A year later, at AWP in Boston, every Emerson alum, student, and faculty member who I’d ever met attended AWP. We all recognized each other with more warmth and charitable familiarity than we showed one another as classmates. I was almost done with the first draft of my family memoir of the Taiwanese Independence Movement, but this draft had exacted a toll on my body and soul. Writing this draft felt more like vomiting than like composing, and being almost done was like being almost finished with an exorcism. Someday the demons would finally exist outside of my body. I shared a hotel room with one friend, and we marveled at finally having our own beds. We felt so grown up.
Last year, at AWP in Los Angeles, I came to get a break from the full-time grind of my nine-to-five day job working for an attorney. I packed almost nothing, flying in on Thursday morning and out on a red-eye Saturday night – a parenthetical vacation. I desperately needed a reminder that I could still write stuff and sometimes even publish it. It’s been a long time. I don’t teach anymore. I walked around the Book Fair like a ghost. What do I want? What am I looking for? I met my mentor who was teaching in LA that semester; we had a cup of tea and it grounded me. I told him that after getting blocked on revising the family memoir, I started writing a novel to teach myself how to tell stories again. He thought this was a great idea, and that these things unfold organically. I pitched my novel to an Amazon fiction editor at a party and she gave me kind and helpful notes.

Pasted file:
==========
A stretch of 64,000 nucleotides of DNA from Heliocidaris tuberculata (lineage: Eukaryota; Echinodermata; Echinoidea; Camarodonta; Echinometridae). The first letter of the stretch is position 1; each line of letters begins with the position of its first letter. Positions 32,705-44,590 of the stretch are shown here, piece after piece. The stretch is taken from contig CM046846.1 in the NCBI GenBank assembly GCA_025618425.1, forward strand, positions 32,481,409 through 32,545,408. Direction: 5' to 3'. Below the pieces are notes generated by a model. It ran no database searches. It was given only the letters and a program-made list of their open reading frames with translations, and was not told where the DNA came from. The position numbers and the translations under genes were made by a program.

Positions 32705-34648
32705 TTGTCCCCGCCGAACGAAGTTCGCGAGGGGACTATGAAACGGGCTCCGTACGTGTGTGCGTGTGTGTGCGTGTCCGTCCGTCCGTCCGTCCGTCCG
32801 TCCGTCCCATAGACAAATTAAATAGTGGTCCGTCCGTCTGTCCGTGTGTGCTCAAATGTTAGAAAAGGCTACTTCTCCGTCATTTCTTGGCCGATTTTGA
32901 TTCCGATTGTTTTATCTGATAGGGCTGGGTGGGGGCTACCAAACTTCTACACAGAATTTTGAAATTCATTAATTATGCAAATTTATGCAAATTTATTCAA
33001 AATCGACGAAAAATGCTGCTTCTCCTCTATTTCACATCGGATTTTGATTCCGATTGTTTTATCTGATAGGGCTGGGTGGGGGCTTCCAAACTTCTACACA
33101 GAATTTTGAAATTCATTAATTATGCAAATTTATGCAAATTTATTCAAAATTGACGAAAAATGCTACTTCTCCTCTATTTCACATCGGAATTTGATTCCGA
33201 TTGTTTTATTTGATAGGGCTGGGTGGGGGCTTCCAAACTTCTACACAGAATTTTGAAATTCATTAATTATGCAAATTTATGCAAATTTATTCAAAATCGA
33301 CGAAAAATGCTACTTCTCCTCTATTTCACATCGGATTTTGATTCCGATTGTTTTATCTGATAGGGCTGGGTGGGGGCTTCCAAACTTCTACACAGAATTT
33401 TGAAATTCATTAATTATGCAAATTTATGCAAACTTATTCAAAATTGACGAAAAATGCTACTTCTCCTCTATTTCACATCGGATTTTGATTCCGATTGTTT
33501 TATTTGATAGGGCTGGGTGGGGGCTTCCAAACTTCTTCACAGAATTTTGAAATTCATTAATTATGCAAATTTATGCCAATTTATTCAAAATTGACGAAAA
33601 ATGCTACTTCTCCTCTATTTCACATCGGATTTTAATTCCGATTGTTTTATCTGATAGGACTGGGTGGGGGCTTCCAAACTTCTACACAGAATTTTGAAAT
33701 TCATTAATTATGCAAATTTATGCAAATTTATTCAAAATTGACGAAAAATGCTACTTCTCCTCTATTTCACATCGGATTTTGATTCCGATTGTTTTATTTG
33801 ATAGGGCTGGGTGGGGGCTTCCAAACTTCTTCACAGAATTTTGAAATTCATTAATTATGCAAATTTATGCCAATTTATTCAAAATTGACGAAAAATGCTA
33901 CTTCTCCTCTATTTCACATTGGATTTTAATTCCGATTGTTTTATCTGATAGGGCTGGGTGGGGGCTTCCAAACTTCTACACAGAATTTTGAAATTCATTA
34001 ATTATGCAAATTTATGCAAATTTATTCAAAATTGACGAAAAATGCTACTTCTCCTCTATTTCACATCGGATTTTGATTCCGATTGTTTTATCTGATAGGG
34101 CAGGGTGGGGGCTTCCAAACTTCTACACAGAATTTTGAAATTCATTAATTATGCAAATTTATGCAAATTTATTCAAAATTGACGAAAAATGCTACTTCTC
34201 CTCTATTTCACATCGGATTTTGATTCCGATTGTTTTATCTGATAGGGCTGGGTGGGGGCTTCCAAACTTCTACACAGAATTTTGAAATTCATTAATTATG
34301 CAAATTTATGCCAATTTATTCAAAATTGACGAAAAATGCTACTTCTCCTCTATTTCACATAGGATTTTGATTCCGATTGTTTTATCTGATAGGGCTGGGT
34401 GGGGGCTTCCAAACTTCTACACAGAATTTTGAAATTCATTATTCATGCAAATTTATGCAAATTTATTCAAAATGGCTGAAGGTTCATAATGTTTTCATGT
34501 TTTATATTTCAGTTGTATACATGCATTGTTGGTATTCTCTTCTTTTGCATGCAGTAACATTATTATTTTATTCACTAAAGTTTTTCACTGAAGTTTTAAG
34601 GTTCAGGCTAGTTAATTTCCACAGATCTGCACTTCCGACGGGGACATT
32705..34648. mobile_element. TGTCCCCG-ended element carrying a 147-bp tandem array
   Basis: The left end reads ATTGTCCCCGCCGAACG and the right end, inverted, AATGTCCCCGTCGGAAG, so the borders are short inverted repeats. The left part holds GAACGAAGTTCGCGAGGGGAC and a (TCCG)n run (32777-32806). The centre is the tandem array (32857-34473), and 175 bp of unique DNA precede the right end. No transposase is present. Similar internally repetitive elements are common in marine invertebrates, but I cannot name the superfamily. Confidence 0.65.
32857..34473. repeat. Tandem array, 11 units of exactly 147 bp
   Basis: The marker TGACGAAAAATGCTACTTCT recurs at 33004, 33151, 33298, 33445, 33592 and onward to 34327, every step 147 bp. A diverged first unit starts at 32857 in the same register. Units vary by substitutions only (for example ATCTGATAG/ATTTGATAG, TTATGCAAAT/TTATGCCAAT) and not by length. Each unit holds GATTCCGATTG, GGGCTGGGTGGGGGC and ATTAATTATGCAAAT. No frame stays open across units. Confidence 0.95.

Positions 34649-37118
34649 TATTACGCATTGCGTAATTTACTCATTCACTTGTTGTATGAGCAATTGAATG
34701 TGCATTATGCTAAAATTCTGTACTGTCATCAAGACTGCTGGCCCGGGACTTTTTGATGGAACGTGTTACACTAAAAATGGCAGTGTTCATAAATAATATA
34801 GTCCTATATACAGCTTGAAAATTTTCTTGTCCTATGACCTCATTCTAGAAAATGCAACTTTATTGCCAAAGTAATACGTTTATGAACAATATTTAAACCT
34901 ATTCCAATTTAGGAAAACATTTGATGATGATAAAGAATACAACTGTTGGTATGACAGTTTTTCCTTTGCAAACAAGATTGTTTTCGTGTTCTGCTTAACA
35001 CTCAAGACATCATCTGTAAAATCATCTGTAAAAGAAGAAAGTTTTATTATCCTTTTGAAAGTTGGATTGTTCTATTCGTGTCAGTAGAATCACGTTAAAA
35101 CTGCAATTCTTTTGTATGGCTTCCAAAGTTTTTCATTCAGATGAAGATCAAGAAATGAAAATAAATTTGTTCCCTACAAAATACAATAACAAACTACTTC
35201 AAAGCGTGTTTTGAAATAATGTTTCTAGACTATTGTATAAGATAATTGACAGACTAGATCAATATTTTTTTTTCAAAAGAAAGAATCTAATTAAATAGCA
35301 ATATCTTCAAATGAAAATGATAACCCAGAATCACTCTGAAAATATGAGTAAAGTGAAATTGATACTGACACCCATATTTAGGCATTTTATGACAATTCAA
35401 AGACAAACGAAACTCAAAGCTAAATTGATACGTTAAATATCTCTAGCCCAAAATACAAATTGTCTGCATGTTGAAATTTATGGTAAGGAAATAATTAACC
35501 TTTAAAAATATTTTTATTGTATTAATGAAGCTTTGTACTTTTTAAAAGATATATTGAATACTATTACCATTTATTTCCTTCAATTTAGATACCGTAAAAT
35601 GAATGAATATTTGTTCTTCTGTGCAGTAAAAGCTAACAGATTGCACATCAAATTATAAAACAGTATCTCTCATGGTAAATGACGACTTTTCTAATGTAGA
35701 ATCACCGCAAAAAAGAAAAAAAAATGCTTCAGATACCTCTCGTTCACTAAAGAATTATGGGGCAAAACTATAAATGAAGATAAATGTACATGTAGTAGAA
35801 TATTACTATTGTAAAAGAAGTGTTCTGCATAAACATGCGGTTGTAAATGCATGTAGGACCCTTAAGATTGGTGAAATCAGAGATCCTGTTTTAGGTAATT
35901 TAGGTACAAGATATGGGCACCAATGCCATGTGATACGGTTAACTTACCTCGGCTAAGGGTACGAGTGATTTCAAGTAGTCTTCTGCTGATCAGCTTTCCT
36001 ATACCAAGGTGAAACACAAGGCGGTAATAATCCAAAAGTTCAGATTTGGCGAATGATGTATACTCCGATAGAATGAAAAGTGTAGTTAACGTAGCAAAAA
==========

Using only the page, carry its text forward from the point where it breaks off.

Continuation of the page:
On my way out of the Book Fair late afternoon on Saturday, I spotted Kevin Larimer, the Editor of Poets and Writers (his face etched in my long-term memory for life), and pitched him a Literary Life essay I had been thinking about for awhile. He encouraged me to write and submit it. The essay would not get picked up by P&W, but instead would be published in Lit Hub and directly precipitate my signing with a pair of literary agents. On that particular Saturday, however, I knew none of this, so I celebrated the end of another AWP in the hotel bar with friends and strangers and my world swam back into focus.